Thanks Helen il definatley have a look actually funny you say that I was speaking with my partner about the episodes I had when I was a kid . Even tho episodic I ALWAYS had the imbalance inbetween for months on end and I remember having visual snow . All of this went away when I was symptom free so I hold hope that it will once again. I have read some scary stories online about people being stuck with distorted vision permantley which I hope won’t be the case
Here’s a link that worked for me:
Patients >> Patient Information Leaflets (left-hand column) >> “Migraine—A Comprehensive Guide”
And then here’s the direct link to the leaflet that’s posted on the site:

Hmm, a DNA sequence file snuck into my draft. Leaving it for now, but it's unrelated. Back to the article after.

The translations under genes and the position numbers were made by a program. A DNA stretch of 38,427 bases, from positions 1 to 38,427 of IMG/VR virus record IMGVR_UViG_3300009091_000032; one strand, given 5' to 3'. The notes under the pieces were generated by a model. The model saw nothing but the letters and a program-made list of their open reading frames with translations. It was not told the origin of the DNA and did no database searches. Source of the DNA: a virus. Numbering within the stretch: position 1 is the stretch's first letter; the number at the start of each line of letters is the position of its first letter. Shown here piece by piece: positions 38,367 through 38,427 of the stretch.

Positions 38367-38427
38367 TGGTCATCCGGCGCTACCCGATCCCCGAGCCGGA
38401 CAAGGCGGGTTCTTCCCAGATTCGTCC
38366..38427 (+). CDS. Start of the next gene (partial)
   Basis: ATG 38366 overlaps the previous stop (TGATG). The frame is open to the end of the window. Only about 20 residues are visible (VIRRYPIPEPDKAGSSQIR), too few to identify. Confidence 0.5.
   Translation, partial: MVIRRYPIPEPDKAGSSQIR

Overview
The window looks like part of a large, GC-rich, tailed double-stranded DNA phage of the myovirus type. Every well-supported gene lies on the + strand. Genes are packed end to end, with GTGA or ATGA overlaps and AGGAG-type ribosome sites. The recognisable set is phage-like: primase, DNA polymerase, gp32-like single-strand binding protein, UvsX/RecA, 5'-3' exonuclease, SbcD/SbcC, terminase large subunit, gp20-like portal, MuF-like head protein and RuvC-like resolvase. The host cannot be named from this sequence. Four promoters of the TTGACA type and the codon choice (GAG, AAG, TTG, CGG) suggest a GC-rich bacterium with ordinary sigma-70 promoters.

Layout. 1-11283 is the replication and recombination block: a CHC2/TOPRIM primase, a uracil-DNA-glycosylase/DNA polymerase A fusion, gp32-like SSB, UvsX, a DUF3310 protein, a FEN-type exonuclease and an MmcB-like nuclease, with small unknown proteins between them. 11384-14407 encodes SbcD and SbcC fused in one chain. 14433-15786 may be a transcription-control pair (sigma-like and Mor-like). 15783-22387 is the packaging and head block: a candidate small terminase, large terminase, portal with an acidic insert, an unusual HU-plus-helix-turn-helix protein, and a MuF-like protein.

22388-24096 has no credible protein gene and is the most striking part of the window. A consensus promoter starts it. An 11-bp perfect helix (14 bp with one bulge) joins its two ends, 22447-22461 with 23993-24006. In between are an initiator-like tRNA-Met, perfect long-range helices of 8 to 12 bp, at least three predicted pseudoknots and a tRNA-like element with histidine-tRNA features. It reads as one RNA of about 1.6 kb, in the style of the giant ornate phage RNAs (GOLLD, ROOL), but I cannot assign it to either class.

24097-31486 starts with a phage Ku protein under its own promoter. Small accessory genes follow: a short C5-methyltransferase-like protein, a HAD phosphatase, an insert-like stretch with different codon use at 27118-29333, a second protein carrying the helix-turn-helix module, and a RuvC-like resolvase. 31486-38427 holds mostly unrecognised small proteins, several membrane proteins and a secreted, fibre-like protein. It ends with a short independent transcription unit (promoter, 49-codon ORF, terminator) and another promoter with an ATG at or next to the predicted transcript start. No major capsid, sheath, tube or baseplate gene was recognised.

that site is a bit messed up if you can’t deep link to the page!
Well, it is the NHS after all. Would you have expected anything less!
Actually what amazes me is somebody put an awful lot of work into those patient info leaflets. If the Migraine is one is anything to go by, it’s good, an explanation of alot of things for newbies. One wonders if/whether it’s ever shared with other health areas. Would seem sensible. Why reinvent the wheel. I was extremely pleased to see a similar leaflet, on Anxiety I think it was, down here in the South West when it had actually originated in Northumberland. After all it is the National Health Service supposedly. Helen
Helen, yes I saw it eventually and it’s very good. Reassuring too because there can be a tendency to worry that there’s more to it than migraine; but this booklet calms the nerves.